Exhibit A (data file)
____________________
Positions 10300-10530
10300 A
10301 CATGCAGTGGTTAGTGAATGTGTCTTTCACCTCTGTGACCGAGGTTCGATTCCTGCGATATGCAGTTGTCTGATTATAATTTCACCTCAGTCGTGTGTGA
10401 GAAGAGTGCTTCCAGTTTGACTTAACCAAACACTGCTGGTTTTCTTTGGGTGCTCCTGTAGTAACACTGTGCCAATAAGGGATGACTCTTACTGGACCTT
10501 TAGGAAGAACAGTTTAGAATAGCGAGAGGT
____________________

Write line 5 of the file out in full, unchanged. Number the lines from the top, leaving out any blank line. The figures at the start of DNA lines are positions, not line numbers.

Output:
10501 TAGGAAGAACAGTTTAGAATAGCGAGAGGT